Because it’s not a job. Even to professional swimmers — I hope they don’t view it as a job. I hope they view it as something that they love to do, it’s fun, and if you view it that way, the positive result will happen naturally.
Do you believe in the adage, “You’re only as old as you feel”?
[Laughs] Well, today I definitely feel 37-years-old. It really is not as easy as it used to be. I remember even the hardest workouts we did at Texas. I could come back the next day and do another hard workout. This morning, I had to do a 400 breaststroke. Fifteen years ago, I would have done it no problem. But today it was a chore. I got to the end of it and said, “I’ll be better to do it,” but right now, I’m in a lot of pain. I definitely feel 37. But mentally, I feel like I’m reclaiming a lot of the enjoyment I didn’t feel in my 20s. So in that respect, I do feel a lot younger.
As a black man, monitoring the main-stage of our sport, do you think there will be more African Americans at Trials than there have been at previous Trials?
I really do feel there are going to be some African American swimmers that nobody is going to expect. Just having covered Nationals a few weeks ago, I was pleasantly surprised to see Giles Smith do so well. He swam best times in every race he swam. That’s not something people do at Nationals. He was the independent national high school record-holder in the 50 free. A lot of people put pressure on him at Tennessee. Now that he’s at Arizona, he’s got a new mental focus, enjoying the sport more. I’m glad to see that, it’ll pay dividends for him. But I think the person we really have to pay attention to is Lia Neal. She’s 16-years-old. Rightfully so, we’re talking a lot about Missy Franklin. But Missy and Lia were at the same level two or three years ago, and Missy’s taken off – and Lia is just now realizing her potential.
So I think we’re really going to see some great things from her. It’s not just going to be Cullen Jones representing, and that makes me happy. It bodes well for the future that there will be someone besides Cullen (who may or may not be in this sport after next year). To have people who will still be at the elite level either at Nationals or internationally, who will keep the exposure up and keep this going in the future. Because it’s definitely not easy to show the public that competitive swimming is for blacks, because there aren’t many. You see Ryan Lochte and Michael Phelps, who are superstars and known across all races, but at the same time, if a black kid is watching the Olympics, they’re probably going to look for someone who is like them, so they can say, “I want to be like that person.” And I hope that happens, either in 2012, or 2016.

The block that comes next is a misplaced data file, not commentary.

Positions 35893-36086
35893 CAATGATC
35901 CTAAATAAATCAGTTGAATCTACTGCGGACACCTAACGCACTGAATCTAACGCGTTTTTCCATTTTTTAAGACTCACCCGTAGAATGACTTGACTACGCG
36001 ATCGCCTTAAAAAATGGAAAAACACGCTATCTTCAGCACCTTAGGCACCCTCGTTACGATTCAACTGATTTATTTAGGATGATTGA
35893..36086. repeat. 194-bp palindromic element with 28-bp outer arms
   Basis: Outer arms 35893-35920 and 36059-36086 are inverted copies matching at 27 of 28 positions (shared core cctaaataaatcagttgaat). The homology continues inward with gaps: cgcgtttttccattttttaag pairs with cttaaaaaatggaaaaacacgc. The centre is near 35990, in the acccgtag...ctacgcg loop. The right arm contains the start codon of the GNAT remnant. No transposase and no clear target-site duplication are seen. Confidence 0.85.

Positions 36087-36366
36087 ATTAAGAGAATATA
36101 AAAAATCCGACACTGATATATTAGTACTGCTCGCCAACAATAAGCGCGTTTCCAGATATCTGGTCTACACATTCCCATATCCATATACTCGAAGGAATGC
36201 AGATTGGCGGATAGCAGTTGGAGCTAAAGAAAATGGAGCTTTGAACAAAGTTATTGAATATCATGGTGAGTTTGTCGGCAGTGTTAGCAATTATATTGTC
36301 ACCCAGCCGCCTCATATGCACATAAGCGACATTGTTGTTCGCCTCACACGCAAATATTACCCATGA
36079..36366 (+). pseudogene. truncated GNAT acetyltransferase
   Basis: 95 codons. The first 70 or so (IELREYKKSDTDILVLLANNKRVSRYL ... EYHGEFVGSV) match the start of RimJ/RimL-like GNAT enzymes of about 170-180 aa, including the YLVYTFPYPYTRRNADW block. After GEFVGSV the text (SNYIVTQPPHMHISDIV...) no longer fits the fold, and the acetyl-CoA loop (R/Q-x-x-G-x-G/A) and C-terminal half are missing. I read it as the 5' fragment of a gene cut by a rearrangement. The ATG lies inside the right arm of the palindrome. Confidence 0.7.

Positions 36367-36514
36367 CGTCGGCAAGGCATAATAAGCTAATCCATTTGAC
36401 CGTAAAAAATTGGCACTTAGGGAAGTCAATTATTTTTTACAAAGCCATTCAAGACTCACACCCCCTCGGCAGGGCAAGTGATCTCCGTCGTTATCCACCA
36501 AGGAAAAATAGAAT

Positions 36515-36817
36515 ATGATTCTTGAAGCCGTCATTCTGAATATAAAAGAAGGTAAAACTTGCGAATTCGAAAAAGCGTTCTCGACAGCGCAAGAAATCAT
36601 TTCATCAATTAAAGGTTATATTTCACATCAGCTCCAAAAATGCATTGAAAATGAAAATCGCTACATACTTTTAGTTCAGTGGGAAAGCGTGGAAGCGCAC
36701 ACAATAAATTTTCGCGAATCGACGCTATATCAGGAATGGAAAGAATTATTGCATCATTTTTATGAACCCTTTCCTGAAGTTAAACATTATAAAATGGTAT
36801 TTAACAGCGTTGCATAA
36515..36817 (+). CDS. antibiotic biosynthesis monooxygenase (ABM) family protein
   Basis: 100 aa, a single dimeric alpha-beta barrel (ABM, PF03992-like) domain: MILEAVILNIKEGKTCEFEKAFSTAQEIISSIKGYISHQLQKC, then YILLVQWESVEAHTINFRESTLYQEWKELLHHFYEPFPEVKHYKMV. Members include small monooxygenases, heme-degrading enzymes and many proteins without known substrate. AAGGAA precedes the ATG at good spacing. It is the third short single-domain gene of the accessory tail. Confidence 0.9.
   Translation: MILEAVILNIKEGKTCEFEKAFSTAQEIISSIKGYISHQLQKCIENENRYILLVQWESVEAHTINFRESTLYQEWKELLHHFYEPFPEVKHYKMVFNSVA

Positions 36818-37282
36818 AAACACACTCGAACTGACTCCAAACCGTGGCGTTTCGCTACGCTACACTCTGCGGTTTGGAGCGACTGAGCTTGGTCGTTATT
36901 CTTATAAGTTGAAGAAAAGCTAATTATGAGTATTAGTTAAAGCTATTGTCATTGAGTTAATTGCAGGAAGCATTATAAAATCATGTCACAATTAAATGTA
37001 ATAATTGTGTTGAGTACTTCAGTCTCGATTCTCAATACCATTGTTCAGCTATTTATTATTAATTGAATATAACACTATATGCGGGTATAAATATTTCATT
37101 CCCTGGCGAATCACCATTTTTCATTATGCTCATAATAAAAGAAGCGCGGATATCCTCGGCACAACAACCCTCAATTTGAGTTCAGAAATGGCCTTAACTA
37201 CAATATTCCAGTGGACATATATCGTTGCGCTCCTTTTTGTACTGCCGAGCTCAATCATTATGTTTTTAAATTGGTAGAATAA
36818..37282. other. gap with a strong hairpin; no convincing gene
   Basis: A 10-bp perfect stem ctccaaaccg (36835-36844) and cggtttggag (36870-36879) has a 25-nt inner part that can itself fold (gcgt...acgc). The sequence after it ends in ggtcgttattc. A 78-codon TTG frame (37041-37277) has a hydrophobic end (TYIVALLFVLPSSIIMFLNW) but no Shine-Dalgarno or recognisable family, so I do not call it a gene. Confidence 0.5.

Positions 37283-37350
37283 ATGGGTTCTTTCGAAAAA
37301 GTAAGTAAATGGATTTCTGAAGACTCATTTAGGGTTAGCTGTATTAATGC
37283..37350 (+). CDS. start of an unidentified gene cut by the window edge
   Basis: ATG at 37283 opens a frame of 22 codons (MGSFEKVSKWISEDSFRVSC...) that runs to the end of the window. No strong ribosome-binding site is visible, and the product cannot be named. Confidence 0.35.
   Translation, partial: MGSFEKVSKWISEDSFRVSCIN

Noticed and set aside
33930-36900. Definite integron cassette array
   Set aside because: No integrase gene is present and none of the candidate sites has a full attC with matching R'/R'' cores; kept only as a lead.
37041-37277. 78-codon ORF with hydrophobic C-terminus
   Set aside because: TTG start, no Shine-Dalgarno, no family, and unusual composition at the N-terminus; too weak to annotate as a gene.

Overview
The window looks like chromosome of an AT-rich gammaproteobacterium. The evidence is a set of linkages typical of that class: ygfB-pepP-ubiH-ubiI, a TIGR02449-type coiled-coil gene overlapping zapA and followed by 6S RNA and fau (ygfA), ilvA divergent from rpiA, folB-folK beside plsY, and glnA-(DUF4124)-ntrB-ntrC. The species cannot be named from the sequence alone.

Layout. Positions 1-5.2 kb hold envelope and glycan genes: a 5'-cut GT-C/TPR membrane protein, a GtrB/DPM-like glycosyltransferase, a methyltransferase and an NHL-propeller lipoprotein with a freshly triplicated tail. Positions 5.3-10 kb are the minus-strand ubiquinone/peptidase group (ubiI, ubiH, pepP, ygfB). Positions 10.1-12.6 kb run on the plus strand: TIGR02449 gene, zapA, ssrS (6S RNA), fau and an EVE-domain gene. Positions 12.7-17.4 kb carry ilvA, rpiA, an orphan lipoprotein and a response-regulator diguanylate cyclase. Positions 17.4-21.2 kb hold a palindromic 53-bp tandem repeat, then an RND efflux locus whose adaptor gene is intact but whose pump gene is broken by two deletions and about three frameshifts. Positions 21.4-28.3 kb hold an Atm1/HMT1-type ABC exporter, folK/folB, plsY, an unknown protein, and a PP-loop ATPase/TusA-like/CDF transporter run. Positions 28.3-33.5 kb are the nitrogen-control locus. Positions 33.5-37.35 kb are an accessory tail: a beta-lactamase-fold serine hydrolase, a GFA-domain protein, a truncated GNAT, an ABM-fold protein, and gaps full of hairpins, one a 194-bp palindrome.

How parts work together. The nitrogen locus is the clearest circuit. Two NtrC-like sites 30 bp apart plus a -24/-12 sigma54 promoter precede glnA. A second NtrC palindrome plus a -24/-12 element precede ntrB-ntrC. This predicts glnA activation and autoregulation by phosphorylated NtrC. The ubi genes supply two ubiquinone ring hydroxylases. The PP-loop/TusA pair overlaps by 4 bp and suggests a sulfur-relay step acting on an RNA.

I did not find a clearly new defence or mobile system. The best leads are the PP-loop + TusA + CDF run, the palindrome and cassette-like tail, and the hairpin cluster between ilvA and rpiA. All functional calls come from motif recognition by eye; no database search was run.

Are you going to be reporting on your experiences?
I do plan on writing the column that I wrote after I made the cut. I do plan on writing about my training experiences. I think that’s going to be fun for me, to express how I feel as this is going along. We have some plans, in the lead-up to Trials, and hopefully at Trials, and I’m excited to show the world what it’s like to be 37 and training for Trials (which is not the way Lochte and Phelps and everyone they know does it.)
I want everyone to know, it’s all about having fun. That’s what I keep telling people, “Yeah, I made Trials, and I’ll train hard for it, but I’m never going to forget it’s all about having fun, because it’s a sport, and not a job.”
Planning on the Olympic Trials in 2016 in the future?
If I could qualify for the Trials at age 42, something’s in the water at Phoenix Swim Club! I don’t have the entourage that Dara Torres has, and I don’t have the talent that Janet Evans has. I can’t understand what has gotten me this far. But if I can hold onto it another four years (laughs) sure, why not?
Jeff Commings is an associate producer for Swimming World and has written a book about his swimming experiences called, “Odd Man Out.” Check it out here.